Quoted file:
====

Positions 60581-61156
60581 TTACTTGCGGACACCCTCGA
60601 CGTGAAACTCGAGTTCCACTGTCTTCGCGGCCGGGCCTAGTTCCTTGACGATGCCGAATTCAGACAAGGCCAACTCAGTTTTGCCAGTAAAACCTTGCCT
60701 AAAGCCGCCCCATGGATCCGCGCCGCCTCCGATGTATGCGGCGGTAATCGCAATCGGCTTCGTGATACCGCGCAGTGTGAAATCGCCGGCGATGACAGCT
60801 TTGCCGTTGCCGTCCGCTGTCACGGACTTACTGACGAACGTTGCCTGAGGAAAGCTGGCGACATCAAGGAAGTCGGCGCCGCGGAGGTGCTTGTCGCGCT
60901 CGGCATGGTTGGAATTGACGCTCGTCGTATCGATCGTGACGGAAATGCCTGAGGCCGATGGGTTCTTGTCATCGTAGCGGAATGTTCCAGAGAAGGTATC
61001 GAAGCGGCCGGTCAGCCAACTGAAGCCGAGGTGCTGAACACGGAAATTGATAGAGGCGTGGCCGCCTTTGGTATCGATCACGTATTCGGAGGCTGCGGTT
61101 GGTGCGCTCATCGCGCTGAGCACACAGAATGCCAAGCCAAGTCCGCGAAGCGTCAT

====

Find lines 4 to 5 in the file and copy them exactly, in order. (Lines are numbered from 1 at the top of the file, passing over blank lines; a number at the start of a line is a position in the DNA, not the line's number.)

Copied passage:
60701 AAAGCCGCCCCATGGATCCGCGCCGCCTCCGATGTATGCGGCGGTAATCGCAATCGGCTTCGTGATACCGCGCAGTGTGAAATCGCCGGCGATGACAGCT
60801 TTGCCGTTGCCGTCCGCTGTCACGGACTTACTGACGAACGTTGCCTGAGGAAAGCTGGCGACATCAAGGAAGTCGGCGCCGCGGAGGTGCTTGTCGCGCT